Guilloux thought about it for twenty years, then he began to write. He had served as interpreter in four cases. He had seen six black GIs condemned to life in prison for rape and two more black GIs sentenced to hang for rape and murder. In his final trial, a white officer, on trial for murder, was acquitted. It took him twelve years of work and as many drafts to turn the memories of his time with the Americans into a novel. He concentrated on the trial of the black private James Hendricks, who was condemned to hang at Plumaudan, and the white officer George Whittington, whom the Army found innocent.

Although he wrote in French, Guilloux was always an interpreter at heart. He wanted the language and spirit of the GIs to be central to his story, so he gave his book a title in American English. He called it OK, Joe.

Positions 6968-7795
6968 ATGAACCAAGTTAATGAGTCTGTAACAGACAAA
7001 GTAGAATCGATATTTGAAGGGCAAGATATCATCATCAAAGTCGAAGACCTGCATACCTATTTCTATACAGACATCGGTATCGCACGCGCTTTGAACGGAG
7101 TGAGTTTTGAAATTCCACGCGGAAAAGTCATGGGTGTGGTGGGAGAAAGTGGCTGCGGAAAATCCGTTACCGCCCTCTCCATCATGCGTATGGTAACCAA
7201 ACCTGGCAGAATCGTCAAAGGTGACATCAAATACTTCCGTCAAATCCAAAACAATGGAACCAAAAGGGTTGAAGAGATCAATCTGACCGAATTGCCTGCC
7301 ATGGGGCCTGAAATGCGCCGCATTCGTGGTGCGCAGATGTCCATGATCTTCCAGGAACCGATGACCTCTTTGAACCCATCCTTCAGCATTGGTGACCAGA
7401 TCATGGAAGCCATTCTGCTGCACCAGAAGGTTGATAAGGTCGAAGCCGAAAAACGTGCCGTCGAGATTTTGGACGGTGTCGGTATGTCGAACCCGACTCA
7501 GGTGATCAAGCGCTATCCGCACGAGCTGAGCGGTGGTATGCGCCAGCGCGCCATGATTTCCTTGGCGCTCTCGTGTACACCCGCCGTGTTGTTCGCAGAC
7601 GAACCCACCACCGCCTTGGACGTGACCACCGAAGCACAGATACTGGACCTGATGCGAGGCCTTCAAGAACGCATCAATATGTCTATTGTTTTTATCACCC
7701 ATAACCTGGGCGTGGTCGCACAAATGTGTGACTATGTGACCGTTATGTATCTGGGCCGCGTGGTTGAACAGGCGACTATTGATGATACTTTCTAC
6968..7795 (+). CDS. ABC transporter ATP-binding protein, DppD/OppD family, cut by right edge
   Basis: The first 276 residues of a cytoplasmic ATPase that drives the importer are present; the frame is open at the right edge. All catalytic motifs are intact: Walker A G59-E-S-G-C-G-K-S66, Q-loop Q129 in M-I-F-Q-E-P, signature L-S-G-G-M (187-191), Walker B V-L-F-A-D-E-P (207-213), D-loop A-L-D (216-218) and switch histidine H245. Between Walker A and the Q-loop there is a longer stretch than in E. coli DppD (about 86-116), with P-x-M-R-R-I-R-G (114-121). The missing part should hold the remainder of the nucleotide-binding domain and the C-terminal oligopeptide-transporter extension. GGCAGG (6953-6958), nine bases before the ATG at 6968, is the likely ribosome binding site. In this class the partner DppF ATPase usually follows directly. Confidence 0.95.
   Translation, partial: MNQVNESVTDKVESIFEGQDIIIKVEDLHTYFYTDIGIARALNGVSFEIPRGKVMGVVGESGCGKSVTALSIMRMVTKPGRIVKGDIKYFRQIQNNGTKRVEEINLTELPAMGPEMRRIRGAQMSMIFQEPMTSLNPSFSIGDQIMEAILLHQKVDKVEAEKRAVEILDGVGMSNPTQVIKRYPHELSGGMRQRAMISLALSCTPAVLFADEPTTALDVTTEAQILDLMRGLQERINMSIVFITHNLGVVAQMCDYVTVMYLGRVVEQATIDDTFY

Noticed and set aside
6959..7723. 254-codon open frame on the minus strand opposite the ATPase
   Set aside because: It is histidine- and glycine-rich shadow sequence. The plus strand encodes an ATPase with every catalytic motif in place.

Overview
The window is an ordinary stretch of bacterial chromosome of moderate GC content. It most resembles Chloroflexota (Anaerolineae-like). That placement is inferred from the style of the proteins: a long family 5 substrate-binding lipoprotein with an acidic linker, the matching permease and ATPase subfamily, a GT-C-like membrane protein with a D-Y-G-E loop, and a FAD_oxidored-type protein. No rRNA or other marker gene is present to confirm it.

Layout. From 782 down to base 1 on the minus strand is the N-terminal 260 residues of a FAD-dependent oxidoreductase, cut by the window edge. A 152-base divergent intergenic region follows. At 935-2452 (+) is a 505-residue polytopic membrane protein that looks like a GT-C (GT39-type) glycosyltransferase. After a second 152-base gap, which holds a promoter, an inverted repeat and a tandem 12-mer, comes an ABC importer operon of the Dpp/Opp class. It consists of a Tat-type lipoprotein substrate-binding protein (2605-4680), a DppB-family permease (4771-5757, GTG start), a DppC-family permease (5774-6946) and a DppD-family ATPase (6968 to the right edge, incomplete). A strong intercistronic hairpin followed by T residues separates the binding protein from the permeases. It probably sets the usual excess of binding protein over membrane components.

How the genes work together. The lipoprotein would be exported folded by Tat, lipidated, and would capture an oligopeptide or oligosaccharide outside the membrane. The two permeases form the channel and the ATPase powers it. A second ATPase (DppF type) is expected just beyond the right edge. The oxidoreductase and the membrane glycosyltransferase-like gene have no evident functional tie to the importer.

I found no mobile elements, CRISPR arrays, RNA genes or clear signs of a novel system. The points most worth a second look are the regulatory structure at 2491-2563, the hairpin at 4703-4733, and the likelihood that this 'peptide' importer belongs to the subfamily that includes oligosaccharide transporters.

Copyright © 2005 by Alice Kaplan

Meet the Author

Alice Kaplan is the Lehrman Professor of Romance Studies and Professor of Literature and History at Duke University. She is the author of French Lessons and The Collaborator and the translator of OK, Joe, all published by the University of Chicago Press. Her books have been twice nominated for the National Book Critics Circle Awards, once for the National Book Award, and she is a winner of the Los Angeles Times Book Prize.